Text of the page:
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The Barr Brothers: Queens of the Breakers Review

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The Barr Brothers: <i>Queens of the Breakers</i> Review

The Barr Brothers harbor a boundless sense of curiosity. Brothers Brad and Andrew Barr and Sarah Pagé seem to look at the world around them, and especially the vast array of noise-making devices around them, as instruments through which to channel that wonder. On their third LP, Queens of the Breakers, The Barr Brothers use everything from their typical set-up—guitar, percussion and harp—to strings performed by The Warhol Dervish, requinto guitars from Mexico and stringed ngoni from West Africa continue that joyful sonic experimentation.

Out now via Secret City Records, Queens of the Breakers represents a new method of writing for the brothers and Pagé. For their first two records, Brad presented song sketches that the band would complete. However, the band took a winter retreat to the remote town of Satin Zenon, Québec to write this effort in a more collective, improvisational way. The range of genres—from American blues and acoustic folk to digi-percussion 808s and psychedelic improvisations—can all be found on the record’s 11 tracks. But something about the air and light and space of that northern cabin seems to give these songs breath.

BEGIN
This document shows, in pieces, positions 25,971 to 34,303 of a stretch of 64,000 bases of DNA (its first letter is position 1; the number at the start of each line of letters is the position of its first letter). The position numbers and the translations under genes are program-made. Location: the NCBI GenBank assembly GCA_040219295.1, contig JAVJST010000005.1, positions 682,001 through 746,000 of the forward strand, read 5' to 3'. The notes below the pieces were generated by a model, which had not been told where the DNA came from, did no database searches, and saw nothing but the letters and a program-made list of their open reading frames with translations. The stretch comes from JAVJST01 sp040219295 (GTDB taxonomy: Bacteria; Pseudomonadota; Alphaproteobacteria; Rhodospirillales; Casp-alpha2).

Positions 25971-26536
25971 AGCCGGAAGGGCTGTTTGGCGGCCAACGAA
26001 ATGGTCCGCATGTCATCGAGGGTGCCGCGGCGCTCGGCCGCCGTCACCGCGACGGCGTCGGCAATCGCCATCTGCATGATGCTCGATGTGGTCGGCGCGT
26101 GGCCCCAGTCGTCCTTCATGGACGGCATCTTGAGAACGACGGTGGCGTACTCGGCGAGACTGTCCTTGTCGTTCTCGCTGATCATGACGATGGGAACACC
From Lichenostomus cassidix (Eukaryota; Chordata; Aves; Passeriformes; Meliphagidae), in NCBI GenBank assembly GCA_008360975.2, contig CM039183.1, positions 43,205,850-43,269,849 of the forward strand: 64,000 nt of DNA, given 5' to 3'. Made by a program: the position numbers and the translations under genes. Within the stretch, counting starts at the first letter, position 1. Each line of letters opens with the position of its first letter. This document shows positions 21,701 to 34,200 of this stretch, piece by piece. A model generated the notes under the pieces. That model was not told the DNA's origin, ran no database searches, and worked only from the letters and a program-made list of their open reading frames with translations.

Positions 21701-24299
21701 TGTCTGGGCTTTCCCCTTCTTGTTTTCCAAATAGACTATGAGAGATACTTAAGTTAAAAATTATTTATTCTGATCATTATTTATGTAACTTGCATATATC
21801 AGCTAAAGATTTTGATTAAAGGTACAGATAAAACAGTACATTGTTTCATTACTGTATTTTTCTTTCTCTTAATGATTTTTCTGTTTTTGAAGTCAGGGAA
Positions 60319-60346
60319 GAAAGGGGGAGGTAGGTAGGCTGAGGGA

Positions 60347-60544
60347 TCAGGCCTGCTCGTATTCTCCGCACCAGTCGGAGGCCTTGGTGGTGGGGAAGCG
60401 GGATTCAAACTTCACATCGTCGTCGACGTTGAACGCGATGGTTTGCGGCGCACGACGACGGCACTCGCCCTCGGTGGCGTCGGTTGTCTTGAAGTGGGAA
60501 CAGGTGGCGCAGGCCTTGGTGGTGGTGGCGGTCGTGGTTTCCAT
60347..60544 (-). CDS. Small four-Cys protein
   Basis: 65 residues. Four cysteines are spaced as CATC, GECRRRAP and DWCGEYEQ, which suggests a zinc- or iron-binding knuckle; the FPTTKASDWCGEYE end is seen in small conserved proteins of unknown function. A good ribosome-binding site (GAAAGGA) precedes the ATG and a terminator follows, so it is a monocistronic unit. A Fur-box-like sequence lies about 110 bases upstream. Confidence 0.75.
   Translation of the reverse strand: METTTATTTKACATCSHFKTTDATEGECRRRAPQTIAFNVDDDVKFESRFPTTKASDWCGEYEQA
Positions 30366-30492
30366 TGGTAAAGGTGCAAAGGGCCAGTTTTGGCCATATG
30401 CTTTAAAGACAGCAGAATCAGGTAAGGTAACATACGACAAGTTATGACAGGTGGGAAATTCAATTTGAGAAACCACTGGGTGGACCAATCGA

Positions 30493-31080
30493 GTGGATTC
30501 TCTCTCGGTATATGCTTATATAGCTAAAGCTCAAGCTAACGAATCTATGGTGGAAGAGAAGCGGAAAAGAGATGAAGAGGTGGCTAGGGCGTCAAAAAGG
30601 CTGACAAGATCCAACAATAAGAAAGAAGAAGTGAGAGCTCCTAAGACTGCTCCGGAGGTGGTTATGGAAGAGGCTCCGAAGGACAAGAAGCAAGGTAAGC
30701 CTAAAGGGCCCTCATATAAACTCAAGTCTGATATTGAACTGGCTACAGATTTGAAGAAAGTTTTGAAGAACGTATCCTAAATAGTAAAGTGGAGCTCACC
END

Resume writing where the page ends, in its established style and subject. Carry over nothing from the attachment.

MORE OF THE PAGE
Still, for the joy that radiates among The Barr Brothers while playing, Queens of the Breakers is not necessarily a joyful record. Opening track “Defibrillation” (which features spine-tingling guest vocals from Lucius’ Holly Laessig and Jess Wolfe during the bridge) began in a hospital after the brothers’ mother needed stitches; Andrew tried to memorize and replicate the rhythm of two hearts beating in and out of time. The fuzz in “Kompromat” veers on raunchy, fitting for a song whose title literally translates to “compromising material” in Russian that denounces American greed in the Trump era.

Elsewhere, nostalgia reigns. The title track was named in honor of Brad’s gang of teenage friends and “Song That I Heard” about moving to Montreal (the reference to local hero The Great Antonio) and meeting and falling in love with his wife. Foreboding creeps on the final three tracks “Hideous Glorious (Parts 1 and 2)” and “Ready for War.” But as a whole, Queens of the Breakers holds fast to hope and shows both a continuation and an evolution for one of the most creative bands out there today.

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